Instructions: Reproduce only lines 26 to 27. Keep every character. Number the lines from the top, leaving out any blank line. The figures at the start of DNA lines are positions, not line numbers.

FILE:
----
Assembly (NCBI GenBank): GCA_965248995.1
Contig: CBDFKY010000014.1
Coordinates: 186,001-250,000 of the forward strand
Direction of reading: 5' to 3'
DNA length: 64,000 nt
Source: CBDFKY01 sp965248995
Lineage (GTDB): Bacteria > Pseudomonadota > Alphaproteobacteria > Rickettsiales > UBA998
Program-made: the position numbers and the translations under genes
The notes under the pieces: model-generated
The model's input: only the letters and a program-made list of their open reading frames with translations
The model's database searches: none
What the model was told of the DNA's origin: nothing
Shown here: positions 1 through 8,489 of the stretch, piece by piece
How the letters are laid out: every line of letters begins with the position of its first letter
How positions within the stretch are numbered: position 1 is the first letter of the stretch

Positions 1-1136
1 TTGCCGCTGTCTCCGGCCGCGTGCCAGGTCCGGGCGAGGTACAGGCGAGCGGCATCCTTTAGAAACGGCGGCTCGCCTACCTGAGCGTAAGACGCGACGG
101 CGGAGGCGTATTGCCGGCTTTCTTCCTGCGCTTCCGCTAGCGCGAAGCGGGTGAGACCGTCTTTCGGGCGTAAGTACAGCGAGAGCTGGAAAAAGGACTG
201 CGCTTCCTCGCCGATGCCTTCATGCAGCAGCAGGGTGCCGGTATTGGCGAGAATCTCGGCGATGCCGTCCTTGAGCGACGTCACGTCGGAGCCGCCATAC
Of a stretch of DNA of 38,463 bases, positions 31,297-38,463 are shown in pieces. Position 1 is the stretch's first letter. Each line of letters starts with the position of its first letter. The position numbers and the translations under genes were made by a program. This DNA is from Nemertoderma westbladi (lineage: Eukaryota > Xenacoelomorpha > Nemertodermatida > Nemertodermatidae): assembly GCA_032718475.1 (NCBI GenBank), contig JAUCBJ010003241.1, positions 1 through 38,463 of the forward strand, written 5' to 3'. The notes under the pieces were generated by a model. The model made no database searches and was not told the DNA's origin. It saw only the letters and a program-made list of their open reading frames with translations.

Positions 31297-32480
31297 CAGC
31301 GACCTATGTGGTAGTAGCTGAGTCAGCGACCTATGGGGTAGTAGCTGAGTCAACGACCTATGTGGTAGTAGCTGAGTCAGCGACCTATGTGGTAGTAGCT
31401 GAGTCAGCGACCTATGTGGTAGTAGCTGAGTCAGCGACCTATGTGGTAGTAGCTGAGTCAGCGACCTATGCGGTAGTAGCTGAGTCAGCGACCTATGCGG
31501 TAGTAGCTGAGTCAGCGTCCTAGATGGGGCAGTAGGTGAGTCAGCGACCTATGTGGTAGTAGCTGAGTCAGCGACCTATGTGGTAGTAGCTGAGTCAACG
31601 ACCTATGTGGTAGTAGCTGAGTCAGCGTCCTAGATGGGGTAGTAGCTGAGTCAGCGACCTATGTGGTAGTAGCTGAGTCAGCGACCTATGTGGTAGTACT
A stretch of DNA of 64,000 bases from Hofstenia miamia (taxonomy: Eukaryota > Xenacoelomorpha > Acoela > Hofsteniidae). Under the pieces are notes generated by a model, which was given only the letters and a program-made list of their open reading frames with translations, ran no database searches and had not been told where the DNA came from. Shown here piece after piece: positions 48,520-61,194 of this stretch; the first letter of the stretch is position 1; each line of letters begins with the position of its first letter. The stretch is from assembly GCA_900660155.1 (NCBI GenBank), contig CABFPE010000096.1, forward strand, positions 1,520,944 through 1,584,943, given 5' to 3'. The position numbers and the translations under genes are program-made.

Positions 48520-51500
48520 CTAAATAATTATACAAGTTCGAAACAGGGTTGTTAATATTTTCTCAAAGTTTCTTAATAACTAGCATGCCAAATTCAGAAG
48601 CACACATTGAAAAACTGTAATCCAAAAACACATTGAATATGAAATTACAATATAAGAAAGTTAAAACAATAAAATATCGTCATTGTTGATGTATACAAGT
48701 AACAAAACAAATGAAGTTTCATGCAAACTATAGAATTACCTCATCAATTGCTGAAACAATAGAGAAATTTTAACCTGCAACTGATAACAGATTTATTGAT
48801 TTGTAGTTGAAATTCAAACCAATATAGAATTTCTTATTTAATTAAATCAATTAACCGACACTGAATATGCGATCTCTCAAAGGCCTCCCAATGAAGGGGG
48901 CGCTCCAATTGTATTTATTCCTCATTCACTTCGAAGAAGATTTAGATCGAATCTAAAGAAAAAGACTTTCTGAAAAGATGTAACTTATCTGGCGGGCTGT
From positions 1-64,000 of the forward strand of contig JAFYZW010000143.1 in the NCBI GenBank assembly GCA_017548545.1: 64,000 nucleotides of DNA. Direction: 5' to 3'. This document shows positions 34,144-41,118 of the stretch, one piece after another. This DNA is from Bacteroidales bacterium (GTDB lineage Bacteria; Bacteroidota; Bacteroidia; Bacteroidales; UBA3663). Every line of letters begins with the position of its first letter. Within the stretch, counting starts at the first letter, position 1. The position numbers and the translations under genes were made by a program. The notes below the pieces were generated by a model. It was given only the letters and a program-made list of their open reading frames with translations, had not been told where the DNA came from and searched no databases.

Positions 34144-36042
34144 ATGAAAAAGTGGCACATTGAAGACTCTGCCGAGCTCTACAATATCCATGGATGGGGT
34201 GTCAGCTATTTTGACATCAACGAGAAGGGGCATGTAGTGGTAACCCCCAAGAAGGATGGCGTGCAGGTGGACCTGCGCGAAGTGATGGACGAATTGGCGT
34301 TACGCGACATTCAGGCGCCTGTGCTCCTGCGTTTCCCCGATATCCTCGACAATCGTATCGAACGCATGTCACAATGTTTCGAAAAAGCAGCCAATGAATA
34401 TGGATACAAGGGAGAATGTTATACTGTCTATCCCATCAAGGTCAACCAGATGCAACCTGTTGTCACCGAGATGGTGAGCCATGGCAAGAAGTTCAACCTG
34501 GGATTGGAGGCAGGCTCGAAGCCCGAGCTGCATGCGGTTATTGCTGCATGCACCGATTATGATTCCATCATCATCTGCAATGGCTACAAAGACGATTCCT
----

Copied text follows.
31601 ACCTATGTGGTAGTAGCTGAGTCAGCGTCCTAGATGGGGTAGTAGCTGAGTCAGCGACCTATGTGGTAGTAGCTGAGTCAGCGACCTATGTGGTAGTACT
A stretch of DNA of 64,000 bases from Hofstenia miamia (taxonomy: Eukaryota > Xenacoelomorpha > Acoela > Hofsteniidae). Under the pieces are notes generated by a model, which was given only the letters and a program-made list of their open reading frames with translations, ran no database searches and had not been told where the DNA came from. Shown here piece after piece: positions 48,520-61,194 of this stretch; the first letter of the stretch is position 1; each line of letters begins with the position of its first letter. The stretch is from assembly GCA_900660155.1 (NCBI GenBank), contig CABFPE010000096.1, forward strand, positions 1,520,944 through 1,584,943, given 5' to 3'. The position numbers and the translations under genes are program-made.